I am very new to Bayesian statistics and I wanted to know how could I show that Uniform($0,A$) ,as $A \to \infty$, is an improper density?

I mean the Uniform($0,A$) ,as $A \to \infty$ density is given by $ \lim_{A \to \infty}f(x)=\frac{1}{A} \mathbb{1}_{[0,A]}=0$ and hence it doesnt integrate to 1 and therefore improper based on the definition I found here Does "improper" posterior or prior refer to a density function that does not integrate to 1 or to one that does not integrate to a finite value?

Am I wrong?


1 Answer 1


Basically, yes.

More formally, what you want to know is: what is the value of

$$ \int_{-∞}^∞ \lim_{A \to ∞} \tfrac{1}{A}1_{[0, A]}(x) \; dx \;\;\; ?$$

For all $x$, the limit converges to 0. To see this, notice that for any $x$ and $A$, $\tfrac{1}{A}1_{[0, A]}(x)$ is either $0$ or $\frac{1}{A}$, the latter of which is less than any $ε > 0$ for all $A > \frac{1}{ε}$. Then we have just $\int_{-∞}^∞ 0 \; dx$, which is $0$.

Because the function's integral is $0$, it isn't a proper density.

  • $\begingroup$ Hi if you read from the link I attached , I see that any finite number is considered to be proper but somehow i gather that this finite number should be non zero for it to be proper since we can scale it to make it equal to 1 . Right ? $\endgroup$ Jun 24, 2017 at 15:40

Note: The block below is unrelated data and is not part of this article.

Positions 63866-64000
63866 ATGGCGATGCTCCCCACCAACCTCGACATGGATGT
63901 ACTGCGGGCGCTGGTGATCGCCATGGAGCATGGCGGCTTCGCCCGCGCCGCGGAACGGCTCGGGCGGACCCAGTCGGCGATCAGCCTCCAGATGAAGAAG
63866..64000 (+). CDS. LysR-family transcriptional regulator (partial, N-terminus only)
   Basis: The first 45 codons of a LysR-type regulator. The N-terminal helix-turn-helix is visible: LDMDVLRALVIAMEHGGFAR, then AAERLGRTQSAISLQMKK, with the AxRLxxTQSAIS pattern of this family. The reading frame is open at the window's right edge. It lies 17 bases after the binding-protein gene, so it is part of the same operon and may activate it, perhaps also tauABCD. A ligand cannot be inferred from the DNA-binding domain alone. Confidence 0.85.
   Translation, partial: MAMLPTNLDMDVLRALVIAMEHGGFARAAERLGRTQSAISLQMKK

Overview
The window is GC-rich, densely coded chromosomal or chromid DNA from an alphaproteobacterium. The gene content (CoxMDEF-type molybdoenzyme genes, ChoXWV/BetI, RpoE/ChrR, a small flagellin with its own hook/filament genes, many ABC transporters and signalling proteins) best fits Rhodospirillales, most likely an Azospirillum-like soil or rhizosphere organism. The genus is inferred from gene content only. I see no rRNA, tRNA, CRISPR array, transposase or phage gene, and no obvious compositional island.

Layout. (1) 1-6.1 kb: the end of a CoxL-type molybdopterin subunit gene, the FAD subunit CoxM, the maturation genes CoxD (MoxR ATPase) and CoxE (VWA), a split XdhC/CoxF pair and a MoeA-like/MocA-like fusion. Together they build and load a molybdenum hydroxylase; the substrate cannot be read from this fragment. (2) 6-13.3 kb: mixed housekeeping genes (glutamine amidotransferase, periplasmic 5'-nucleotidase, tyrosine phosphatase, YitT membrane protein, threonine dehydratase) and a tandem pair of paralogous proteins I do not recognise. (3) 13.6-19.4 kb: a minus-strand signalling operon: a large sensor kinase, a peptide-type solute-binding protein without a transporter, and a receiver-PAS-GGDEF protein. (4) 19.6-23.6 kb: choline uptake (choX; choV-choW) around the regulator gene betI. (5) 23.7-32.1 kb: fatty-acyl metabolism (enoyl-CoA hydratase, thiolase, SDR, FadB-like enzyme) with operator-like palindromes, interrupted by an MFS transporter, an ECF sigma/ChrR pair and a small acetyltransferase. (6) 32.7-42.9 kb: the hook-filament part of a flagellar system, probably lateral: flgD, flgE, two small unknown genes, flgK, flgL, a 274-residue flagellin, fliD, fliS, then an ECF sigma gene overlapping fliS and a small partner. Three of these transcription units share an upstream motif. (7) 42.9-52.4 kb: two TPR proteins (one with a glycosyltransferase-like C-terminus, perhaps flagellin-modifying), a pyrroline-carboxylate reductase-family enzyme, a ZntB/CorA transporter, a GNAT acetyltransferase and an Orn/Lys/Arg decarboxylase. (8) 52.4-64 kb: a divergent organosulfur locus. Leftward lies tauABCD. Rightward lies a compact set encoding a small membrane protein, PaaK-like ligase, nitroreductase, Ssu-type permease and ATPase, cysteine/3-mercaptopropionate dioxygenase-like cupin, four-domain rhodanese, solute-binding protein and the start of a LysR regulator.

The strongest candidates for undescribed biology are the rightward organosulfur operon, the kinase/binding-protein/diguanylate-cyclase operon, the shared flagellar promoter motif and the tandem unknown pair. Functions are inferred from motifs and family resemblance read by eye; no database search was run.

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    $\begingroup$ If the density approaches 0 everywhere it can't integrate to 1. That is why it is improper. $\endgroup$ Jun 24, 2017 at 16:23
  • $\begingroup$ @user3503589 That's right. There can't be a normalizing constant when the integral is 0. $\endgroup$ Jun 24, 2017 at 16:56
  • $\begingroup$ @Kodiologist But does it even make sense for a density to be zero everywhere? I was reading a paper by Prior distribution for variance parameter in hierarchical models by Andrew Gelman, where they talk about approximating the improper distribution $U(0, \infty)$ as a limit of proper distributions i.e $U(0,A), A \to \infty$ $\endgroup$ Jun 26, 2017 at 19:59
  • $\begingroup$ @user3503589 No, it does not make sense, because it means that the function has integral 0. The improper prior $U(0, ∞)$ indeed has no corresponding random variable or probability density function. $\endgroup$ Jun 26, 2017 at 20:10

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